Russia on Monday sounded an alert of a possible climb in the West Nile virus infections this autumn due to mild temperatures and heavy precipitation, a perfect combination for the mosquitos that carry it. The West Nile virus, originally from Africa, has spread its roots in Europe, Asia and North America.
There are more than 80% of cases of the West Nile fever recorded in Russia's southwest region.
The main way it transmits is through mosquito bites. It leads to a deadly neurological disease in humans; most infected people, do not develop any symptoms.
Scientists are of the view that milder temperatures attributed to climate change could cause diseases such as the West Nile virus to become more widespread.
"In light of favourable climatic conditions this year - an abundance of precipitation... a warm and long autumn, a high number of (virus) carriers could be observed in the autumn," Reuters quoted Rospotrebnadzor, Russia's consumer health watchdog, as saying.
The World Health Organization (WHO) said that the virus causes West Nile fever in around 20% of cases. The virus is related to the Zika, dengue and yellow fever viruses.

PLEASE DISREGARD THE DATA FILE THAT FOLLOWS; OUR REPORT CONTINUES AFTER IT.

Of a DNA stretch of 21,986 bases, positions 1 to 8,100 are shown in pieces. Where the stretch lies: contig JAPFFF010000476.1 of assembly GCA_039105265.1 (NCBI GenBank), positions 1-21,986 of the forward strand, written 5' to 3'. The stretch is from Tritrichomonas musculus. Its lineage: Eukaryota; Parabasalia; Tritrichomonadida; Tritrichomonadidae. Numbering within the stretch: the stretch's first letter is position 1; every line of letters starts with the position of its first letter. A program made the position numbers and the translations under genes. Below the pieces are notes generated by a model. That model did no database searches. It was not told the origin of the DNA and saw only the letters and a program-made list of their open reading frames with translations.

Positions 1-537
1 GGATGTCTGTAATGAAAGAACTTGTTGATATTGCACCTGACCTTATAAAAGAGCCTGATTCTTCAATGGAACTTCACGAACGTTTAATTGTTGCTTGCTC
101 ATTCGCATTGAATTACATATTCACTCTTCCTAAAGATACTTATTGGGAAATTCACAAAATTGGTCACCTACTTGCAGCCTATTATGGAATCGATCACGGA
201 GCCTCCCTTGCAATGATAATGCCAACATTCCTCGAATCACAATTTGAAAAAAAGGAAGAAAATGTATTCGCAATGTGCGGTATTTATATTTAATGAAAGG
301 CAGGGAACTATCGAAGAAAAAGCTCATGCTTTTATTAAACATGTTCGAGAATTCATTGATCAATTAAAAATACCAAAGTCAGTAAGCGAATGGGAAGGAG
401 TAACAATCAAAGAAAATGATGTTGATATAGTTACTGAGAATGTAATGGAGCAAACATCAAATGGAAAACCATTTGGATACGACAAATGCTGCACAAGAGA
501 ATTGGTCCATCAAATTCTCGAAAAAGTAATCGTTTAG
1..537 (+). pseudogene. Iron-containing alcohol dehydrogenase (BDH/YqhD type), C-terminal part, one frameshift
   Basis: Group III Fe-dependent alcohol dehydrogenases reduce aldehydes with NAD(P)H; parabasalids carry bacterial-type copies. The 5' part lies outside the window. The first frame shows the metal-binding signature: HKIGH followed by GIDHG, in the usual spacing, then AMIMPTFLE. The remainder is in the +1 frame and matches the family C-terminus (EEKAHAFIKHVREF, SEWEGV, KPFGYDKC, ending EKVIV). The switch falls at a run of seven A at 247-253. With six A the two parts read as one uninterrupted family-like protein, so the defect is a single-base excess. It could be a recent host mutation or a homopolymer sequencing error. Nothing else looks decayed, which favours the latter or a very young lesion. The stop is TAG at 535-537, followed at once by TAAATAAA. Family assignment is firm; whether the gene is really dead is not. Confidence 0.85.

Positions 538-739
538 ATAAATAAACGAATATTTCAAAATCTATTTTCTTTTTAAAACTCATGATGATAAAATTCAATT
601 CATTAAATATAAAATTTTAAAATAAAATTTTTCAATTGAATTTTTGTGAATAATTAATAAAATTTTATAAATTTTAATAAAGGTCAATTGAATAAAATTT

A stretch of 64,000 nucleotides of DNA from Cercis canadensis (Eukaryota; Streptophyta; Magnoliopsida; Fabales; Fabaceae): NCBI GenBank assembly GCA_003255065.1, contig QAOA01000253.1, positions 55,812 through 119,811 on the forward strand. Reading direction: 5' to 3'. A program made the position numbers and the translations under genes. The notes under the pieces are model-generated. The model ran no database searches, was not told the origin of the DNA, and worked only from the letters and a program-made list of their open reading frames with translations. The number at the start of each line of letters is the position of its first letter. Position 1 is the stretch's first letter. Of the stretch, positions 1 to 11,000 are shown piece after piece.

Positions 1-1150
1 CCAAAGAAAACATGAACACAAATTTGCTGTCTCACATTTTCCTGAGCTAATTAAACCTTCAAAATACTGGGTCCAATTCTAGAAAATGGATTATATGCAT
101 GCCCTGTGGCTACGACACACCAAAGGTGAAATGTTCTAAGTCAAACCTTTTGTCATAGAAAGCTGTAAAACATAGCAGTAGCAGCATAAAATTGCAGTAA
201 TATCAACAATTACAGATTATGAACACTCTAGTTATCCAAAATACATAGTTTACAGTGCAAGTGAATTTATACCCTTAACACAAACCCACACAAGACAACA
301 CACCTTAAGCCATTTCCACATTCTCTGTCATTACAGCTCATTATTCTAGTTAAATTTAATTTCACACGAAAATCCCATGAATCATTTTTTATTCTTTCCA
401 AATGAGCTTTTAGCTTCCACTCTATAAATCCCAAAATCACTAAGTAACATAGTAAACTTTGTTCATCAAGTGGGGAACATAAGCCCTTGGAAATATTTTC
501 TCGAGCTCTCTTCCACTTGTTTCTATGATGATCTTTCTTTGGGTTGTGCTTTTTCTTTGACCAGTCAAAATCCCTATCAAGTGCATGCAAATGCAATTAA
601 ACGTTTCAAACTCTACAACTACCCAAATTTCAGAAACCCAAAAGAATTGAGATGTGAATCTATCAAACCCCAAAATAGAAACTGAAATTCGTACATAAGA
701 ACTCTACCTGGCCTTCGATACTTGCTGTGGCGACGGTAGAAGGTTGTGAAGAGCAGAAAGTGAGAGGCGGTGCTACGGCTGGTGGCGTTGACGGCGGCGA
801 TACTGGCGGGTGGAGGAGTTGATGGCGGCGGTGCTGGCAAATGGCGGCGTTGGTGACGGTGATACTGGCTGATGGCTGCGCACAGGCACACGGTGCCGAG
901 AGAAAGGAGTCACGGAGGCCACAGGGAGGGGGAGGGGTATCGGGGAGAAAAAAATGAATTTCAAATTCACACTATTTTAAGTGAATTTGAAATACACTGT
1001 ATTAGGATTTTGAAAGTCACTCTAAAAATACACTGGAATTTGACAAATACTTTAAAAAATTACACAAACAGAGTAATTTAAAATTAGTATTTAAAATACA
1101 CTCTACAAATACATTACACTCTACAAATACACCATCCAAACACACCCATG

As per the world health body, there is no vaccine against the virus in humans. Albeit a vaccine exists for horses.
According to the United States Centre for Disease Control and Prevention, the West Nile virus (WNV) is the leading cause of mosquito-borne disease in the continental US.
The WNV cases commonly occur during mosquito season that begins in the summer and continues through fall.
About 1 in 5 people who are infected exhibit a fever and other symptoms. About 1 out of 150 infected people exhibit a serious, sometimes fatal, illness.
CDC advises visiting a healthcare provider if you exhibit the symptoms. Since there are no vaccines or medicines available for the virus, general pain relievers can be used to bring down the fever and reduce the symptoms. However, if the symptoms are severe, the patient should be hospitalised.